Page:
Just as you thought the cost of living crisis couldn’t get worse, the Social Security Administration (SSA) has thrown thousands of consumers a huge curveball. Many U.S. citizens awoke to the news this week that they had been overpaid in social security credits — some of them for decades.
Consequently, the administration is now attempting to recall billions of dollars from those who received too much, with many being poor and vulnerable. This story comes after the SSA inspector general’s report explaining how they reclaimed $4.7 billion, with a further $21 billion still outstanding.
The subsequent fallout is the agency paying for expensive collection efforts and private citizens enduring traumatic demands. One account is from an unnamed part-time kitchen porter suffering debilitating cerebral palsy and heart problems. The employee earned $862 monthly, with Social Security paying a further $1,065.Payment Was Expected in 30 Days
Payment Expected in 30 Days
However, the individual received a letter explaining how the SSA had been overpaying and that they wanted the outstanding fees back. Shockingly, what she owed amounted to over $60,000, while payment was expected within 30 days. The employee is just one of many people on disability who are facing the same heartbreaking scenario.
Disability benefits are intended for those who cannot work full-time and have a cap on the amount they can earn per month. However, not only bank balances affect the payment system. Surprisingly, even family assistance in the form of accommodation or food counts as ‘in-kind support’ factored into repayments.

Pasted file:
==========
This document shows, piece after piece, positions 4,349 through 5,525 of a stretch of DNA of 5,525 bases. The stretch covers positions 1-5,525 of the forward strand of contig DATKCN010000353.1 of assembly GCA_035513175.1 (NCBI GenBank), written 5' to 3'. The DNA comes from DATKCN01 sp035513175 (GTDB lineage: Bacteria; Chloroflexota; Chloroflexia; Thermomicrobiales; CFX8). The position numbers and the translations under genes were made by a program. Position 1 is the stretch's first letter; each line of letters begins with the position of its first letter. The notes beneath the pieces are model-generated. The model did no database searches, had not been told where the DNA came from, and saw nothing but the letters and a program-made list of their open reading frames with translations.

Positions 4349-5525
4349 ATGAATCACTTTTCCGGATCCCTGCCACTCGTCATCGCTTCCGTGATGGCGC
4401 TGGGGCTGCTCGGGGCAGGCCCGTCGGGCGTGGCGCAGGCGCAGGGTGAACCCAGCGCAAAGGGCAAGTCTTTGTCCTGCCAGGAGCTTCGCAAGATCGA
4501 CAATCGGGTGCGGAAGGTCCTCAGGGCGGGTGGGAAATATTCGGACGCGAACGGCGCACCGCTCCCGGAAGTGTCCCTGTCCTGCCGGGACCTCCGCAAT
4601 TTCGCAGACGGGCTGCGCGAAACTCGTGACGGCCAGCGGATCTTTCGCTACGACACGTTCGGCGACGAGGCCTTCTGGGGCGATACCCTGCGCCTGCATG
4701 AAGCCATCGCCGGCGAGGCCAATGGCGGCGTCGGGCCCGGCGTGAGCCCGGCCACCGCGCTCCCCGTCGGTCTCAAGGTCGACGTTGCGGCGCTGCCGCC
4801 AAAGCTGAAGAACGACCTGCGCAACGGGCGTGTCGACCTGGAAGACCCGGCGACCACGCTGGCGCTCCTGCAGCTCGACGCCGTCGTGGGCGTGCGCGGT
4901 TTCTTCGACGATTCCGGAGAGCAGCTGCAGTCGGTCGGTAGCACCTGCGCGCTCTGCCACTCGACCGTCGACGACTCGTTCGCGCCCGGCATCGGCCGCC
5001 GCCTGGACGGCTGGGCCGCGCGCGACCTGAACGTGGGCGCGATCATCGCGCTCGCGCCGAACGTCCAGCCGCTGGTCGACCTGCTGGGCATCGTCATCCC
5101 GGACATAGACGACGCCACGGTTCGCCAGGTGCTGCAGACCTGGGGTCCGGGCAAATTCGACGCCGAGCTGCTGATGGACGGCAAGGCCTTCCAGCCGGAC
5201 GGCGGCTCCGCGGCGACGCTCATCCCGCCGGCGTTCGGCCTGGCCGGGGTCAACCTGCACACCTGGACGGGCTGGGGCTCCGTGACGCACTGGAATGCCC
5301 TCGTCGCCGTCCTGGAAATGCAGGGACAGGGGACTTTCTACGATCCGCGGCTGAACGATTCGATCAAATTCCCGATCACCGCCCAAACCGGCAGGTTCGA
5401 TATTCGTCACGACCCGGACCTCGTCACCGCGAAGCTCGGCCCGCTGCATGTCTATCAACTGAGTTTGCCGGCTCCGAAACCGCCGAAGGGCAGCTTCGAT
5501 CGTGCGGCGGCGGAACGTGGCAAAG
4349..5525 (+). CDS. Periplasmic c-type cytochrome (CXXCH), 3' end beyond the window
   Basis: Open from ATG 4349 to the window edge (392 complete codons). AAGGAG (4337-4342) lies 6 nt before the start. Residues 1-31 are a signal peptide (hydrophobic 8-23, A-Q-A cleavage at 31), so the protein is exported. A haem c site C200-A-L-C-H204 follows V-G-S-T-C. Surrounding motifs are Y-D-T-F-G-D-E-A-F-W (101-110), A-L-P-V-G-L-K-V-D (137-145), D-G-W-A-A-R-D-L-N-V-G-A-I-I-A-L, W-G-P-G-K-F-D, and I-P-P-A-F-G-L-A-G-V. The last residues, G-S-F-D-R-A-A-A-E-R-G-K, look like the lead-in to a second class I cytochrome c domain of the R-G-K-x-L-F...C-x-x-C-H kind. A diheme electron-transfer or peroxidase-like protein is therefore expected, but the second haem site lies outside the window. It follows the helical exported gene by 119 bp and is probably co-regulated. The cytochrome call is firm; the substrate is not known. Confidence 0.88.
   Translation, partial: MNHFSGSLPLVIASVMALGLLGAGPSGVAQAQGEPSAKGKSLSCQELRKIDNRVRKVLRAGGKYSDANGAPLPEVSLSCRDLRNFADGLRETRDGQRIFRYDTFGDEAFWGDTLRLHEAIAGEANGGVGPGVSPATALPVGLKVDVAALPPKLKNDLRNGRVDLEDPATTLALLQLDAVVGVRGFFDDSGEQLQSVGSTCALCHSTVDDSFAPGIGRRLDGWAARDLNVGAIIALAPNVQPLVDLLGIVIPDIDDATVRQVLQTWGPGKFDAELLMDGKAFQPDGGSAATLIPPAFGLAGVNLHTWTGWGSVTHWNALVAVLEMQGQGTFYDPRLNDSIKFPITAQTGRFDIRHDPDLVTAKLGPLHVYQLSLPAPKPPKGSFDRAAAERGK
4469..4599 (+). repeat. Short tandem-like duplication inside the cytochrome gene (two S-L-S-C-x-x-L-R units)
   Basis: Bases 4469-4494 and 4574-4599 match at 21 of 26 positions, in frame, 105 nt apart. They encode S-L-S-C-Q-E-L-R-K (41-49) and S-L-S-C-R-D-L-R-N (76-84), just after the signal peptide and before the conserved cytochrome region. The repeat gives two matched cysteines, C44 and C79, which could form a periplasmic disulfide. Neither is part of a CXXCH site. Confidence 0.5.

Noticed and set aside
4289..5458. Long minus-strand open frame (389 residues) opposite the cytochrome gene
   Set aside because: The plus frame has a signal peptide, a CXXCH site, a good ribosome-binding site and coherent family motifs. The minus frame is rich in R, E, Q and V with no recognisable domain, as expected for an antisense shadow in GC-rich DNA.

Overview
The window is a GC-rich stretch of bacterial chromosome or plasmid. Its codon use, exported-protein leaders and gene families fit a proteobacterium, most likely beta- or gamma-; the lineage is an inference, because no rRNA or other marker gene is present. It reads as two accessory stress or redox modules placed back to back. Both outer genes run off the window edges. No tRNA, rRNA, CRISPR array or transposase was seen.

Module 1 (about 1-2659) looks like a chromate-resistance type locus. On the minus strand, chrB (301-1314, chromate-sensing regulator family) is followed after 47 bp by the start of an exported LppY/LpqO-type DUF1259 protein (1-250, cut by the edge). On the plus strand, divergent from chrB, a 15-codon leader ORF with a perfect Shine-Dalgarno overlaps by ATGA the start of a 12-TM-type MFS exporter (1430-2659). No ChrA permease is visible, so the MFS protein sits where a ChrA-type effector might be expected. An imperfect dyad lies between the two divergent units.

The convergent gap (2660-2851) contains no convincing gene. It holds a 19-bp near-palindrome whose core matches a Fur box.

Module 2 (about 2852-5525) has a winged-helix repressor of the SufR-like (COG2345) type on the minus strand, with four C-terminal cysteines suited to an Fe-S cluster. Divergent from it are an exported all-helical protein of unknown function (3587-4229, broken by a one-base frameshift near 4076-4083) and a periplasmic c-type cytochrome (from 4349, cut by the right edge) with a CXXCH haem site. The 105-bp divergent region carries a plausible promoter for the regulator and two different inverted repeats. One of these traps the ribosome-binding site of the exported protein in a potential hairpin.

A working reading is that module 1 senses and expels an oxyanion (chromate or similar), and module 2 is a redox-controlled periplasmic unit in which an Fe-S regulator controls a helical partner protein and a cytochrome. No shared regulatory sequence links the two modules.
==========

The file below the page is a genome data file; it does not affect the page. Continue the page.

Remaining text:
Blamed On Staff Shortages
Of course, there are oversights on all sides, though the claims system needs reform due to rules being too complex for some people to understand. Furthermore, inflation hasn’t been factored into this equation, with payments over the years not matching relative inflation rises. In addition, with the SSA suffering staff shortages, many of the beneficiaries’ income levels were not accurately monitored.
Astonishingly, it appears that through the agency’s flawed ‘payment integrity scorecards’, reviews that indicate how any mispayments are managed in any fiscal year, $265 million was under agency control. In short, the agency was to blame for the mismanaged outgoings. Their most recent scorecard explains how they were “aware of information but failed to take action, or we took incorrect action when the recipient or third-party provided requested information.”
Beneficiaries not disclosing new employment salaries or income from other sources, such as inherited life insurance policies, have added to the overpayment crisis. What makes this scenario so dangerous is how many of those affected by this are retired, living on little or no income, and suffering from blindness or disabilities.
The National Disability Rights Network (NDRN) has recommended that beneficiaries appeal and ask the SSA to cancel their repayment. NDRN representative Cheryl Bates-Harris believes if the demand is unfair, if any overpayment wasn’t their fault, or that repayment would lead to financial ruin, affected consumers should appeal their notices, as they could be inaccurate.
It remains to be seen what reforms the SSA has planned, though this overpayment issue must be high on their list of priorities.